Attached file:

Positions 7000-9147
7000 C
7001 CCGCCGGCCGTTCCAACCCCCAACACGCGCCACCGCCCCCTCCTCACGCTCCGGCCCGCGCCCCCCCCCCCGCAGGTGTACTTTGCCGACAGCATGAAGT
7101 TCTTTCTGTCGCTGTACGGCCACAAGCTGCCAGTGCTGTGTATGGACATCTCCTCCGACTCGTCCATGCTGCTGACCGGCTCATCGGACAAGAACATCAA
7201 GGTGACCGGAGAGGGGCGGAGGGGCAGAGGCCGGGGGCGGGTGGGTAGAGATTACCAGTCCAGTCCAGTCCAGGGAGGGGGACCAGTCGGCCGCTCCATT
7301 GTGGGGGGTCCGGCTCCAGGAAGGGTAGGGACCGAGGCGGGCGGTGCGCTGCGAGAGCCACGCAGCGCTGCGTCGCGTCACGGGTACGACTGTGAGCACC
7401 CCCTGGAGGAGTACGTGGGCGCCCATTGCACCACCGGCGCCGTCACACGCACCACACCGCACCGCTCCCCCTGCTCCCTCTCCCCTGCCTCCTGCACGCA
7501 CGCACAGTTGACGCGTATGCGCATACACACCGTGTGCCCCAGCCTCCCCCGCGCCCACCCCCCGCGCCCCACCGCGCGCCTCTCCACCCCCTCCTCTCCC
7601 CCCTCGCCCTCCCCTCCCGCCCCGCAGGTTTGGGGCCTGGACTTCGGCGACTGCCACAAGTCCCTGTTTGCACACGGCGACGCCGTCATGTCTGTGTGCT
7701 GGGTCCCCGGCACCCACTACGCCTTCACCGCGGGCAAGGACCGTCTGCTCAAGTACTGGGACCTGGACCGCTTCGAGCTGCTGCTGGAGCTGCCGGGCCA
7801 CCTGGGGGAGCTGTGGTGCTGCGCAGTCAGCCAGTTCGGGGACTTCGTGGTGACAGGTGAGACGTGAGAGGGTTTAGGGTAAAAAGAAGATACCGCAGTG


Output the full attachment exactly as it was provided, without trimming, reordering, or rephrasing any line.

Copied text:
Positions 7000-9147
7000 C
7001 CCGCCGGCCGTTCCAACCCCCAACACGCGCCACCGCCCCCTCCTCACGCTCCGGCCCGCGCCCCCCCCCCCGCAGGTGTACTTTGCCGACAGCATGAAGT
7101 TCTTTCTGTCGCTGTACGGCCACAAGCTGCCAGTGCTGTGTATGGACATCTCCTCCGACTCGTCCATGCTGCTGACCGGCTCATCGGACAAGAACATCAA
7201 GGTGACCGGAGAGGGGCGGAGGGGCAGAGGCCGGGGGCGGGTGGGTAGAGATTACCAGTCCAGTCCAGTCCAGGGAGGGGGACCAGTCGGCCGCTCCATT
7301 GTGGGGGGTCCGGCTCCAGGAAGGGTAGGGACCGAGGCGGGCGGTGCGCTGCGAGAGCCACGCAGCGCTGCGTCGCGTCACGGGTACGACTGTGAGCACC
7401 CCCTGGAGGAGTACGTGGGCGCCCATTGCACCACCGGCGCCGTCACACGCACCACACCGCACCGCTCCCCCTGCTCCCTCTCCCCTGCCTCCTGCACGCA
7501 CGCACAGTTGACGCGTATGCGCATACACACCGTGTGCCCCAGCCTCCCCCGCGCCCACCCCCCGCGCCCCACCGCGCGCCTCTCCACCCCCTCCTCTCCC
7601 CCCTCGCCCTCCCCTCCCGCCCCGCAGGTTTGGGGCCTGGACTTCGGCGACTGCCACAAGTCCCTGTTTGCACACGGCGACGCCGTCATGTCTGTGTGCT
7701 GGGTCCCCGGCACCCACTACGCCTTCACCGCGGGCAAGGACCGTCTGCTCAAGTACTGGGACCTGGACCGCTTCGAGCTGCTGCTGGAGCTGCCGGGCCA
7801 CCTGGGGGAGCTGTGGTGCTGCGCAGTCAGCCAGTTCGGGGACTTCGTGGTGACAGGTGAGACGTGAGAGGGTTTAGGGTAAAAAGAAGATACCGCAGTG